Posted by: Marie | January 5, 2011

(482) Thoughtful reflections

Post #482
[Private journal entry written on Thursday, August 12, 2010]

I had an email exchange with my therapist today in preparation for our upcoming session:

Hi, Edward –

First, I want to thank you BIG TIME for this last session . . .

I was absolutely amazed at the sensation I experienced in the moments after I pulled the blanket out of my bag and struggled with what to do next. In those moments, I felt like I had space to “just be” . . . no expectations, no roles to play, no judgments, no pressure to perform . . . it felt like you had cleared a space for me in which I could find peace and acceptance. It was breathtaking.

Photo by Martin Chen

Do you know how, when something shows up in your life that you have desired “forever”, you have to go back to the place where that thing is sitting and keep looking at it . . . to make sure it is real, to make sure it still is there? That is how I am feeling about those moments with you.

Did I really feel that free? Was it just my imagination or did I feel whole and intact as I was in relationship with you?

Yup . . . it was very real. And very awesome. It has opened up a whole new world of possibilities for me.

I realize I have been in search of that experience for a lifetime. It is the experience I have been searching for as I’ve slept around, flirted inappropriately, silently hoped to be “seen” by men . . . and now I have found that experience . . . and I didn’t have to flirt or take off my clothes or give myself away.

What a concept.

So . . . that was a biggie for me. Thank you.

Also . . . concerning the conversation we had about my parents being partly ignorant about what they were doing and being partly aware about what they were doing . . .

That conversation was very helpful for me. It validated both my compassion and my anger. I have been waffling between those two emotions, trying to figure out which one is “right”. You helped me see that both are appropriate. That settled a lot of angst for me.

So . . . anyway . . . while I don’t have much to write, the stuff that happened for me was all major. I am very pleased!

See you next week!

– Marie

* * *

Dear Marie,

Thanks for the report.

I actually had a few free minutes and read it over. I wanted to both thank you for the kind words, and to share:

You are most welcome!



There is something that keeps coming up for me as I reflect on the work Edward and I have been doing pertaining to the methods of punishment my parents used in my childhood . . .

Yes, there were some really ugly instances of violence and there was plenty of inappropriate guilt- and shame-generating use of psychology and religion. It may have been harmful to me in many ways. Yet, my childhood home was always there. I always had a place to live and food to eat and clothes to wear and a warm bed for sleeping. My childhood home was consistent. I had a pretty good idea of what was there.

I believe that consistency is what gave me the tools to survive the bad parts while still becoming a contributing member of society. That has to count for something.


Today, I happened across a couple of excellent posts written by Paul at Mind Parts. One of the posts, titled Trauma and Sexuality, was published about a year ago. The second one, Sex Injury: Past and Present, was published a couple of days ago.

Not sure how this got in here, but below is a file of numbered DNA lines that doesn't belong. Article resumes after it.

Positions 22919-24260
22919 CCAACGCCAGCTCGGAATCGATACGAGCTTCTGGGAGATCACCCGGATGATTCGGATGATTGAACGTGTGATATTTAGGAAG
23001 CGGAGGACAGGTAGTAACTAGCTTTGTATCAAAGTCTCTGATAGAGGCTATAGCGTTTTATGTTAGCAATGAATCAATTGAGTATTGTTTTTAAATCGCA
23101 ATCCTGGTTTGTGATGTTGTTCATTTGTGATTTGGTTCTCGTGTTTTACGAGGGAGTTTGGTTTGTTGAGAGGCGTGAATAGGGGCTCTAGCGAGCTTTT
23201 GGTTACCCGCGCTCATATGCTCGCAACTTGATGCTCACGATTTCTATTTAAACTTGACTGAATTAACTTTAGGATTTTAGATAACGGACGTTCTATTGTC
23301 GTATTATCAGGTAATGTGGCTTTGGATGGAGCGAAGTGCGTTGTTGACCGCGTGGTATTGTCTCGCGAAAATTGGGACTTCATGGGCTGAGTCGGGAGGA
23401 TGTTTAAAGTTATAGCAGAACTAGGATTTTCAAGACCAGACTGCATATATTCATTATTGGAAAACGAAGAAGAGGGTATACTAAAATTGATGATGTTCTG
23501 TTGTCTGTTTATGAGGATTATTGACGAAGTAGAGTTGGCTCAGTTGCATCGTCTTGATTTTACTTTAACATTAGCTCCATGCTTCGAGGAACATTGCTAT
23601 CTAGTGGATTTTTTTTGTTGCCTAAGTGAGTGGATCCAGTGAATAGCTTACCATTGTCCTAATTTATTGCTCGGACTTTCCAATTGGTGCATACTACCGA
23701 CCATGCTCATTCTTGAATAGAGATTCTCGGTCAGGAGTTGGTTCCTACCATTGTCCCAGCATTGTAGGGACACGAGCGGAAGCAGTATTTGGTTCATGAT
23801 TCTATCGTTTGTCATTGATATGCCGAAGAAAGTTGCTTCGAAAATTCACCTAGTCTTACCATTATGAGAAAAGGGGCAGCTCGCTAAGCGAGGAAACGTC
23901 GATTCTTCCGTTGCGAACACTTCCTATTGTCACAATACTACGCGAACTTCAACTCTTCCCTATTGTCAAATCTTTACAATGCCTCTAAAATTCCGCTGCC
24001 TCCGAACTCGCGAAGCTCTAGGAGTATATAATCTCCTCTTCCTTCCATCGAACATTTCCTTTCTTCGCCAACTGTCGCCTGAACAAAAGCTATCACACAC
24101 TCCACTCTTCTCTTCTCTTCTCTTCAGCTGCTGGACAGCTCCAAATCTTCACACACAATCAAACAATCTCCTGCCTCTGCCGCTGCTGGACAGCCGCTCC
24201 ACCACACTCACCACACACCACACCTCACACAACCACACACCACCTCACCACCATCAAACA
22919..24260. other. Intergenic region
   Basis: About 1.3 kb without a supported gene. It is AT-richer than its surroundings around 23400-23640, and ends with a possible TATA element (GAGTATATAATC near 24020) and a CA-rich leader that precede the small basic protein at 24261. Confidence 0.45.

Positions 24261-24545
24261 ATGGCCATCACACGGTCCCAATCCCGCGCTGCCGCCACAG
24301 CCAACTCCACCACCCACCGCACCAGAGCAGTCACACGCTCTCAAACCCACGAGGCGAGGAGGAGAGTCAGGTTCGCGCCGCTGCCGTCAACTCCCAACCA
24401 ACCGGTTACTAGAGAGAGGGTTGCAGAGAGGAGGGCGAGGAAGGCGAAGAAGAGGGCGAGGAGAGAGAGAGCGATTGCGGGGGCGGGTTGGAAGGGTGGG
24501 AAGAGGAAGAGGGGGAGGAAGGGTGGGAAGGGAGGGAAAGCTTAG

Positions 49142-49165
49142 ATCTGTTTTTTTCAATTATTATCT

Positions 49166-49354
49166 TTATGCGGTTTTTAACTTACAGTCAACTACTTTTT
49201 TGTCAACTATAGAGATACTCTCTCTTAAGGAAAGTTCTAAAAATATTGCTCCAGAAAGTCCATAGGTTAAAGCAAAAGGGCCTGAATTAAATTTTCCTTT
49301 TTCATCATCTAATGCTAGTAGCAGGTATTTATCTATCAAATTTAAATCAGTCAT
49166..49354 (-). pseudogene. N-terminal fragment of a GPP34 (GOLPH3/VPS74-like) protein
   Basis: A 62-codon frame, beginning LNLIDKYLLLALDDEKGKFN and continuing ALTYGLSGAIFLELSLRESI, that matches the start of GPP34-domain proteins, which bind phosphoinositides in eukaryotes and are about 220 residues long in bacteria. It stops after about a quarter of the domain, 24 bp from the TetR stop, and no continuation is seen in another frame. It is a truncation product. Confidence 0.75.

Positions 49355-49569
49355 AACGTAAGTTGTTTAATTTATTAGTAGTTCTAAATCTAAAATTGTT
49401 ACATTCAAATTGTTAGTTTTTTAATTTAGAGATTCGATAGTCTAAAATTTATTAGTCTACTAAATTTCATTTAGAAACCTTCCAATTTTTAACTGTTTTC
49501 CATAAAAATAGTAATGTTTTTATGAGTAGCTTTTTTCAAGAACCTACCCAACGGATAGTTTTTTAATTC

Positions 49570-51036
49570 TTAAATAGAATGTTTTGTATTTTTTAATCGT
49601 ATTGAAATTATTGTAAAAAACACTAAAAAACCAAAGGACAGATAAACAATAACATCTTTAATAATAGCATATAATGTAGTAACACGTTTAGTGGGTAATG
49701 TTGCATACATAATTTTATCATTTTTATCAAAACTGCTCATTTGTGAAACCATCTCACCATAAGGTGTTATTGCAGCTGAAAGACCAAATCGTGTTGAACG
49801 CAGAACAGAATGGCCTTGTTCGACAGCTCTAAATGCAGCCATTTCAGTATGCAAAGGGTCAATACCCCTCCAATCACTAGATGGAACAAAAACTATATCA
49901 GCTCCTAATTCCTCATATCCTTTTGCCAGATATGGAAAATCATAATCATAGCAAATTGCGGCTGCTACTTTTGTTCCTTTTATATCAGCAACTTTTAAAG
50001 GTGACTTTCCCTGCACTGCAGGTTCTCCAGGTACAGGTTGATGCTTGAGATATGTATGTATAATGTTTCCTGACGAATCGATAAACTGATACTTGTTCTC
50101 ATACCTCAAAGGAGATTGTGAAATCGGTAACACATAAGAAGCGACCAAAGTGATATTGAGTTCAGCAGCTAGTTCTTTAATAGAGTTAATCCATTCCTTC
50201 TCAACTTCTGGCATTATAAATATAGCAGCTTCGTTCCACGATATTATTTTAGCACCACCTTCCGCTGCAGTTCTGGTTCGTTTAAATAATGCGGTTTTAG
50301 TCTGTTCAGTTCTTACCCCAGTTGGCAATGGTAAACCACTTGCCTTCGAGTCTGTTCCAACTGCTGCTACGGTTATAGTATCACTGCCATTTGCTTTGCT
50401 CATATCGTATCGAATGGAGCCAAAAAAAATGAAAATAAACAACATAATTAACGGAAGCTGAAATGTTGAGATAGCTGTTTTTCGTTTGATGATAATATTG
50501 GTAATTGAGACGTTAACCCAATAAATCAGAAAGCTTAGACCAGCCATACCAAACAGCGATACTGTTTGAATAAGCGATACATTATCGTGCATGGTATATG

Both posts address possible issues that might be experienced by a survivor of childhood sexual abuse concerning the current condition of his or her present-day sexuality. For example, the posts discuss what thoughts and behaviors might or might not cause arousal and what happens when those thoughts or behaviors are considered “deviant” by most standards. The posts also examine in what ways a person’s sexuality might be expressed or suppressed in a hyper or hypo manner. Another example of an issue the posts discuss is the difficulty a survivor might have in attempting to discuss the abuse within the context of therapy.

I am dealing with all of the issues I listed above. Paul’s posts have given me some food for thought . . . and, some much needed encouragement.


I learned today that my sister’s one-year-old puppy named Charlie (the one I visited last summer in Washington state), disappeared a few days ago. They live in a remote area surrounded by natural woods. The woods are filled with all kinds of wild creatures. My sister and her husband are quite certain Charlie was dinner for some wild creature because he was last seen down by the creek, digging a hole in the thick underbrush . . . then, there was a ruckus . . . and no more puppy.

So, that is sad news – he was quite the dog.

This has been a tough summer for the dogs who belong within my circle of friends!


  1. Security is a big need for us I think. In some ways more important than happiness (especially for children). So a secure home is a big thing I think.

    This is not to excuse abuse. It is a way of saying that neglect and a random environment where a child’s needs aren’t considered are also forms of abuse.

    I’m glad you like Paul’s blog too. I find it both insightful and brave.

    • Hey, Evan –

      Yes, security is important . . even as adults. I think a stable home environment can mitigate some of the damage that is done by abusive behavior of the parents . . . and, as you said, it doesn’t make the abuse that occurs less terrible.

      – Marie

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